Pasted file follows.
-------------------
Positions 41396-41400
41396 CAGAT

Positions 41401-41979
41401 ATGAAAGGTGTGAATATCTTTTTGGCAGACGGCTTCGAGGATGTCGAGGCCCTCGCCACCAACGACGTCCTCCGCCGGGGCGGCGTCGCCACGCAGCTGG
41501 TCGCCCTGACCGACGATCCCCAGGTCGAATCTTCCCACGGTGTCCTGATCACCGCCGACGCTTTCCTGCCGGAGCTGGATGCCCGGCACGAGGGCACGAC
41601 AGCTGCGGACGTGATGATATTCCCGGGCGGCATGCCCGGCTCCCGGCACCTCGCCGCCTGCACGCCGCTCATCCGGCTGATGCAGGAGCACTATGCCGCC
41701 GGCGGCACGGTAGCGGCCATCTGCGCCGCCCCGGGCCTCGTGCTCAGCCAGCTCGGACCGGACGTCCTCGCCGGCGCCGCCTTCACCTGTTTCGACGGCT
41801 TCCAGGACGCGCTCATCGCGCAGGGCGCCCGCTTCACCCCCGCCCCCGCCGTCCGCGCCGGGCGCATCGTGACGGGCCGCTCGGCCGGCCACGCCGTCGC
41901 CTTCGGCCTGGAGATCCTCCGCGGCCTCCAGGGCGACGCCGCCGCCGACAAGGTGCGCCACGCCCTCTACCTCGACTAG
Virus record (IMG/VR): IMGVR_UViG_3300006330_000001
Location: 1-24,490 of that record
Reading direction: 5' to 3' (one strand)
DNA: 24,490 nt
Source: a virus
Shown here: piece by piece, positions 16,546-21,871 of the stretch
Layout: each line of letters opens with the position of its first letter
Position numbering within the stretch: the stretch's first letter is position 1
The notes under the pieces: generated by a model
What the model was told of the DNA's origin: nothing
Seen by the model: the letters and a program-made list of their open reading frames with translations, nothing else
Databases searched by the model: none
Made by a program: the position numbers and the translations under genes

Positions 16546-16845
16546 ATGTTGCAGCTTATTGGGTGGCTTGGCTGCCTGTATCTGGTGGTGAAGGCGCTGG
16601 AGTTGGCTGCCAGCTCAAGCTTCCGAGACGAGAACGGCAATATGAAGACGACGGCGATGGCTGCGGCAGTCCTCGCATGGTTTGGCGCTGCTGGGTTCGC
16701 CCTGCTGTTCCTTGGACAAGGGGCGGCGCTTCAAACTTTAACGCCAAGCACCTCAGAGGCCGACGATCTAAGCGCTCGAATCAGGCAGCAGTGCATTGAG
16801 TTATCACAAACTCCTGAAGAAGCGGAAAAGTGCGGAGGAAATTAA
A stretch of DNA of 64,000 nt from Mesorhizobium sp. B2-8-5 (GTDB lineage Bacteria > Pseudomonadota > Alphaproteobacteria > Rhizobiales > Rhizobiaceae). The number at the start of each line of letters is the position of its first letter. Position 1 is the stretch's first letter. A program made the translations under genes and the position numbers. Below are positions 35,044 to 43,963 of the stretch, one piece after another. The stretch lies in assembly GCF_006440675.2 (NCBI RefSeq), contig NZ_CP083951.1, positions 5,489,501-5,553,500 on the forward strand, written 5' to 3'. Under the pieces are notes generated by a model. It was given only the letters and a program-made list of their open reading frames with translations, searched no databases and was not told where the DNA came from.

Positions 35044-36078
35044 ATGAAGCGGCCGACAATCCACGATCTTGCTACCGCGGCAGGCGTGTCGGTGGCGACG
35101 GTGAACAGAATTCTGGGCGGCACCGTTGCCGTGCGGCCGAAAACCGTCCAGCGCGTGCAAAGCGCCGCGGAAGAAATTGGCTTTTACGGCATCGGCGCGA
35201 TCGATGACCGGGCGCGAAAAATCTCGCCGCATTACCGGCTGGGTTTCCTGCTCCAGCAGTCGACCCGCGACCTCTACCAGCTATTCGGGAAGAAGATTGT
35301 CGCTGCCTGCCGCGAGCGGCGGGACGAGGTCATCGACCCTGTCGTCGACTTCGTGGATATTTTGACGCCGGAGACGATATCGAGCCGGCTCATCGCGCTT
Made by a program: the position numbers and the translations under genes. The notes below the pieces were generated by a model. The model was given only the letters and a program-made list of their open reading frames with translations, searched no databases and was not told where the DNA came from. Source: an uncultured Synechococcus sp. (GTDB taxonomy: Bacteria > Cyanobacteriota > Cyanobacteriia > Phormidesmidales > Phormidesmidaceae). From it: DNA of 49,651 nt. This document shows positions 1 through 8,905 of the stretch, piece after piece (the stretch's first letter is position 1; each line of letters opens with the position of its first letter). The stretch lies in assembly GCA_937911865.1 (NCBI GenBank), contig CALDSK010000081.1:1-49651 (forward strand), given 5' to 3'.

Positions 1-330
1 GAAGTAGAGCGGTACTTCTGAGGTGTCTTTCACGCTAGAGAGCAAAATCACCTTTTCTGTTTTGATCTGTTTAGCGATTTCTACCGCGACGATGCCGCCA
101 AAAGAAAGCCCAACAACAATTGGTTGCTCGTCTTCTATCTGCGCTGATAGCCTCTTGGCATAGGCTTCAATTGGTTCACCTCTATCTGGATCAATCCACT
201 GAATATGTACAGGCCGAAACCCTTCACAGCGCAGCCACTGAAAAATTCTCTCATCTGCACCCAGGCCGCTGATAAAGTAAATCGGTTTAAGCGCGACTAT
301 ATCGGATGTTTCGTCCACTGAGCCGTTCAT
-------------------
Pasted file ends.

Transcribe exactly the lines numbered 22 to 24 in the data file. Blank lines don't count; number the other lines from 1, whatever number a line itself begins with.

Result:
Made by a program: the position numbers and the translations under genes

Positions 16546-16845
16546 ATGTTGCAGCTTATTGGGTGGCTTGGCTGCCTGTATCTGGTGGTGAAGGCGCTGG